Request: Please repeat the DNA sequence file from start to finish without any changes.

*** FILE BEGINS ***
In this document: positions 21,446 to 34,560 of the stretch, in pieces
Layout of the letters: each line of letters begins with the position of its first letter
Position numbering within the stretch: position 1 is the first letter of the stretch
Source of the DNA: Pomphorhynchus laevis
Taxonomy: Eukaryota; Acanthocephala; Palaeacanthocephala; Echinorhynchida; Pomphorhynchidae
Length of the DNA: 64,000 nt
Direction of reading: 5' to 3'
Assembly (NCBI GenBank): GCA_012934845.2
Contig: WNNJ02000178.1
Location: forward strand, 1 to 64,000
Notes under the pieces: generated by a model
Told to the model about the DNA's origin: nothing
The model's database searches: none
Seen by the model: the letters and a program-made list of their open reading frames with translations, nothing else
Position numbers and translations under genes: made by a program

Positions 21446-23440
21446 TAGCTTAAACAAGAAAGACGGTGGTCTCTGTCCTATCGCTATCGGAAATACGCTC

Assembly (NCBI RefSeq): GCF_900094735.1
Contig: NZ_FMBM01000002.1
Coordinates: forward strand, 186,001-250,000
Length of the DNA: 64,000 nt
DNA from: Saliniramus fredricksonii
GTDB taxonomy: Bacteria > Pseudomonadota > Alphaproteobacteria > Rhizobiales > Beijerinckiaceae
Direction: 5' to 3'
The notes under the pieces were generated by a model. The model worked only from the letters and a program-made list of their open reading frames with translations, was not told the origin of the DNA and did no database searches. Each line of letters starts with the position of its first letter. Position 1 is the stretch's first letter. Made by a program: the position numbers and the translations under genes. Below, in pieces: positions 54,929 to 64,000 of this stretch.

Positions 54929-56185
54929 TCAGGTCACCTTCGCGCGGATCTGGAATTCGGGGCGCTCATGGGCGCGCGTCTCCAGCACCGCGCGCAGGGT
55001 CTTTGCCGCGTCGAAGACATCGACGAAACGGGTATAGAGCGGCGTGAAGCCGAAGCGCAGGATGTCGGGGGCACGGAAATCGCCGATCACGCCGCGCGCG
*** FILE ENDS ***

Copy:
In this document: positions 21,446 to 34,560 of the stretch, in pieces
Layout of the letters: each line of letters begins with the position of its first letter
Position numbering within the stretch: position 1 is the first letter of the stretch
Source of the DNA: Pomphorhynchus laevis
Taxonomy: Eukaryota; Acanthocephala; Palaeacanthocephala; Echinorhynchida; Pomphorhynchidae
Length of the DNA: 64,000 nt
Direction of reading: 5' to 3'
Assembly (NCBI GenBank): GCA_012934845.2
Contig: WNNJ02000178.1
Location: forward strand, 1 to 64,000
Notes under the pieces: generated by a model
Told to the model about the DNA's origin: nothing
The model's database searches: none
Seen by the model: the letters and a program-made list of their open reading frames with translations, nothing else
Position numbers and translations under genes: made by a program

Positions 21446-23440
21446 TAGCTTAAACAAGAAAGACGGTGGTCTCTGTCCTATCGCTATCGGAAATACGCTC

Assembly (NCBI RefSeq): GCF_900094735.1
Contig: NZ_FMBM01000002.1
Coordinates: forward strand, 186,001-250,000
Length of the DNA: 64,000 nt
DNA from: Saliniramus fredricksonii
GTDB taxonomy: Bacteria > Pseudomonadota > Alphaproteobacteria > Rhizobiales > Beijerinckiaceae
Direction: 5' to 3'
The notes under the pieces were generated by a model. The model worked only from the letters and a program-made list of their open reading frames with translations, was not told the origin of the DNA and did no database searches. Each line of letters starts with the position of its first letter. Position 1 is the stretch's first letter. Made by a program: the position numbers and the translations under genes. Below, in pieces: positions 54,929 to 64,000 of this stretch.

Positions 54929-56185
54929 TCAGGTCACCTTCGCGCGGATCTGGAATTCGGGGCGCTCATGGGCGCGCGTCTCCAGCACCGCGCGCAGGGT
55001 CTTTGCCGCGTCGAAGACATCGACGAAACGGGTATAGAGCGGCGTGAAGCCGAAGCGCAGGATGTCGGGGGCACGGAAATCGCCGATCACGCCGCGCGCG